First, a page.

Please visit our Sponsors
FAQs about Specific Gravity, Salinity Science

Related Articles: Specific Gravity, Salinity, Product Review Marineland Labs/Aquarium Systems Hydrometer, Part 1 By Steven Pro, Choosing Synthetic/Natural Seawater, Major/Minor Seawater Constituents, Frequent Partial Water Changes

Related FAQs:  Spg 1, Spg 2, , & FAQs on Spg, Salinity: Importance, Measure, Maintenance, Anomalies, & Treating Tapwater For Marine Aquarium Use, Seawater, Seawater 2, Seawater 3, Seawater 4, Seawater 5, Seawater 6, Reverse Osmosis Filtration, Test GearUsing Hyposalinity to Treat Parasitic Disease,

Specific gravity is a measure of density (as in mass over volume), with pure water at a standard set of conditionsbeing the standard (1.00000_)

Permanent Hyposalinity For A Marine Tank? 7/29/04 I was wondering if it would be okay to house marine fish without any inverts in 1.008 to 1.012 salinity for good?  I've heard that low salinity is very easy on these fish and reduces stress significantly and kills off marine diseases used to 1.026 salinity (normal sea water). <Well, there are a lot of opinions out there on this subject. Many wholesalers and transhippers may keep fishes in lower specific gravities in order to help lower the possibility of parasitic diseases. However, in the long term, such low specific gravities may not be safe. I've read of studies that have demonstrated that fishes have suffered damage to their internal organs as a result of long-term exposure to an unnaturally low specific gravity. If it were me, I'd stick to 1.022-1.025 (I like 1.025) and be done with it! Fishes have evolved to live in these specific gravities over the eons, and it works just fine. Why change things now! Regards, Scott F>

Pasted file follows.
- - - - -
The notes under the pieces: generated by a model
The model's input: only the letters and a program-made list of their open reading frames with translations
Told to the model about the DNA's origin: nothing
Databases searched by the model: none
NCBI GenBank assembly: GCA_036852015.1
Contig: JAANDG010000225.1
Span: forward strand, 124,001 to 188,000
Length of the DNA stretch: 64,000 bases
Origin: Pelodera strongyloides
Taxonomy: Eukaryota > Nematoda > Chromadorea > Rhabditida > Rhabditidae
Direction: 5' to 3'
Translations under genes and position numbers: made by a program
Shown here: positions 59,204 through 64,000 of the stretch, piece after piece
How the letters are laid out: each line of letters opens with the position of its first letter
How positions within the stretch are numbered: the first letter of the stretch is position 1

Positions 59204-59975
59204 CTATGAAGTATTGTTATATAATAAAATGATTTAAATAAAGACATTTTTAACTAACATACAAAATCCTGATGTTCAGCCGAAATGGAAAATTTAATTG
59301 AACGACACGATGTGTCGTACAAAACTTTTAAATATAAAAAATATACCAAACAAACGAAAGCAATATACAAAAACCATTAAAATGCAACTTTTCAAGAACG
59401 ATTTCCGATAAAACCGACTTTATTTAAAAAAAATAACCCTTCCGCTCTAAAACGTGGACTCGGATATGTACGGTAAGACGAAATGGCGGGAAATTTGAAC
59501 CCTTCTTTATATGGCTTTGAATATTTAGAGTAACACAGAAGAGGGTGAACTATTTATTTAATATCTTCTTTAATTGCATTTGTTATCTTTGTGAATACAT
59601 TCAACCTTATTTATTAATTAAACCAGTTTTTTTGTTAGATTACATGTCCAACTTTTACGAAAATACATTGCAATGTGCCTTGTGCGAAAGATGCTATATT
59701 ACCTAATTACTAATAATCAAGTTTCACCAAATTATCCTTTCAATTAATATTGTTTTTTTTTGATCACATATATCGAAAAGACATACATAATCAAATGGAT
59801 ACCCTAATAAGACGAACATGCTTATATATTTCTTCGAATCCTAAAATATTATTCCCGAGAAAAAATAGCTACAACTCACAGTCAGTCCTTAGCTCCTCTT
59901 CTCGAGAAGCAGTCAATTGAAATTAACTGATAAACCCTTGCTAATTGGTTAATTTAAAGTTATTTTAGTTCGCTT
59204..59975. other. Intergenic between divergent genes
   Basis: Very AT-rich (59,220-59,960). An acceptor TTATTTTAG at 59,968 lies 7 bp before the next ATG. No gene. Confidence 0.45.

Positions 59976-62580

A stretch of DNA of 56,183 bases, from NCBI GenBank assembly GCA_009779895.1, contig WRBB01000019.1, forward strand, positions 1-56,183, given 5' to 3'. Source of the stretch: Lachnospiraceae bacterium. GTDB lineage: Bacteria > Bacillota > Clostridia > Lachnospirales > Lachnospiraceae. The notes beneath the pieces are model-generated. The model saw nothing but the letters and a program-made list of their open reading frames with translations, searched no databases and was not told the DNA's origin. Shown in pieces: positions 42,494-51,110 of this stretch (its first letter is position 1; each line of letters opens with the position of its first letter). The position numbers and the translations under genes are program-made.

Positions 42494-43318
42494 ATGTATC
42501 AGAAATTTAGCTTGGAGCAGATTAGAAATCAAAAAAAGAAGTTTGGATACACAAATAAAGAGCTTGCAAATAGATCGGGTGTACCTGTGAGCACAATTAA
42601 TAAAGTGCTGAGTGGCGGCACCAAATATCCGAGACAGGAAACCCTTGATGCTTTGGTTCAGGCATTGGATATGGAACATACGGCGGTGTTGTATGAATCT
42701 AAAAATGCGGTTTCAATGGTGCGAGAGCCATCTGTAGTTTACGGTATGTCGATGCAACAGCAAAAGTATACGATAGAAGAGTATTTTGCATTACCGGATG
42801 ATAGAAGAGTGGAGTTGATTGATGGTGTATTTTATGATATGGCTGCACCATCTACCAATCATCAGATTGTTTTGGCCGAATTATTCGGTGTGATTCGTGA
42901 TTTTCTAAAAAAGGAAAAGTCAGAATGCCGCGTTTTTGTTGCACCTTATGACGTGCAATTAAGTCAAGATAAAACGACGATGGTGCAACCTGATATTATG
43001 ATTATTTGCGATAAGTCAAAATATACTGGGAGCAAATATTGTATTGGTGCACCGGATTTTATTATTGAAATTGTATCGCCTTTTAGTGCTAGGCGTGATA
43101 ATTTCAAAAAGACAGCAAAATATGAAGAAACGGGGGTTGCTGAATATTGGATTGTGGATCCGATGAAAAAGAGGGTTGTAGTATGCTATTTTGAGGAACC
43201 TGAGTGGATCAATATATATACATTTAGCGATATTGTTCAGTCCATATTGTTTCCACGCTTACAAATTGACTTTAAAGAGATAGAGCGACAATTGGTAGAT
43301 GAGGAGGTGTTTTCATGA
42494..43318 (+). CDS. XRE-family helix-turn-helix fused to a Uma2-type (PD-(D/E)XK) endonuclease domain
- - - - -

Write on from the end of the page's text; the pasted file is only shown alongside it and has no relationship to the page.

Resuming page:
SG HI BOB- Quick one on SG. What is the SG of seawater on the reef (excluding Red Sea) someone says it has risen to 1026 is this accurate? After purchasing the deep six I realized that my SG was 1016 I have raised it to 1020 over 3 days and would like to maintain it at around 1022-1023 how does that sound. Thanks Tom >> Hmm, no, still closer to 1.025 (temp. adjusted) most everywhere around the world. For reef systems, closer to seawater is better, though spg's that are lower are tolerated by most types of livestock... and there are some upsides to lower salinity... greater gas solubility, cheaper water changes, lowered disease pathogenicity... 1.022-1.023 will very likely be fine. Bob Fenner